Further Goings-On in the Golden Land
Sunday, September 9
The past week has seen a series of developments in the ongoing protests at the fuel price increases announced 3 weeks ago. Some of the news might be construed as hopeful, but much of it is going to be bad news for the long-suffering people of Burma.
First of all, the manhunt for various members of the 88 Generation student movement (OK, they're not students anymore, they're approaching 40 years of age) continues. The government press is vilifying them, trying to implicate them in a series of bombs that went off 2 years ago in Yangon, and saying that Htay Kywe, one of the 88 Generation leaders, is being hidden by agents of "a powerful country" (step forward the United States). I'm amazed and heartened by the fact that anyone has escaped the dragnet. Aung San Suu Kyi is being demonized as well for "destabilizing" the country. Her house, on the other hand, is sporting some fresh paint and NLD flags on its outer compound walls, so somebody is willing to risk arrest by showing support for her.
Meanwhile, rumour has it that one of the arrested 88 Generation dissidents, Kyaw Min Yu, otherwise known as Ko Jimmy, has died as a result of being tortured in police custody. As well, Kyaw Kyaw Htwe and Min Zeya, prominent dissidents arrested at the outset of the protests, are said to be in hospital as a result of the torture they've received. One protest leader, Ye Thein Naing, whose leg was broken during his arrest was released two days ago after a hunger strike by his fellow arrestees.
In an unrelated development, 6 young labour organizers were just sentenced on Saturday to long jail terms for organizing a seminar at the American Center in Yangon in May. Thurein Aung, Wai Lin, Myo Min and Kyaw Win were sentenced to 28 years in prison. Nyi Nyi Zaw and Kyaw Kyaw were given 20 years in jail. The government hates the American Centre and has accused the English teachers there of interfering in internal affairs by teaching courses in "Journalism and Ethics" and allowing members of the National League for Democracy to take courses at the Centre.
In other news, apparently 4 home-made primitive bombs were found last week at Yangon's central Bogyoke market. They were crude flour-and-cotton contraptions, but the authorities banned taxi traffic into the market for a while in order to lessen the chances of more bombs being brought in. There were a series of bomb attacks two years ago at shopping centres, but nothing more of that sort since then.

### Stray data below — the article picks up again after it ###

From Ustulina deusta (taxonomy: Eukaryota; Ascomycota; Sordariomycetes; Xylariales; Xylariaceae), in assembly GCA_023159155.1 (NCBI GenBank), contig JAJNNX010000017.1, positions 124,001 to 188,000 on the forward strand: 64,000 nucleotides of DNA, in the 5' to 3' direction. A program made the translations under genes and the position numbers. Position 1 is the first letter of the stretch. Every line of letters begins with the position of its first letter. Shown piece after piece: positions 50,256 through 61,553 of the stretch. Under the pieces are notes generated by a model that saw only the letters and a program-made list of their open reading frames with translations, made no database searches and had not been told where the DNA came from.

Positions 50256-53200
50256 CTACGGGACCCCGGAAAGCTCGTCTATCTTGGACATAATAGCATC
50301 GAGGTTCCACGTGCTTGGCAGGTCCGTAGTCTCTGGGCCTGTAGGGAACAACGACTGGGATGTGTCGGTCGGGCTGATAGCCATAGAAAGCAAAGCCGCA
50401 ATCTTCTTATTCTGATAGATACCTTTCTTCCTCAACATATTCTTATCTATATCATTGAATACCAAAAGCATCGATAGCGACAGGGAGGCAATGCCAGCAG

There have been no new protests in Yangon this week, but protests have spread around the country. The most spectacular protest was in the central town of Pakkoku, near Bagan. On Wednesday, 100 monks marched to protest the fuel price increases, and police and army units fired shots over their heads to disperse them, while beating three monks severely. Beating up monks is a big no-no in such a devoutly Buddhist country, so the next morning 20 government and army officials went to the monastery to apologize. The monks dragged the officials inside and held them hostage all day, burning the officials' vehicles to punctuate their protest. Apparently townspeople came to the monastery and shouted slogans supporting the monks. The officials were released unharmed late in the afternoon. The next day (Friday) a group of monks went into downtown Pakokku and smashed up a shop owned by a government official, so tensions remain high in Pakokku.
An unconfirmed rumour I heard on Saturday is that Pyay, a city on the Irrawaddy River halfway from Pakokku to Yangon, is under martial law, with troops patrolling the streets, after protests on Friday. I don't know if it's true, but it would be nice to know that protests are continuing and not dying out. Another report culled from the Internet says that 50 people have been arrested for their role in protests in various towns in central Myanmar.
I'll do my best to keep posting snippets of information here on the blog as things develop.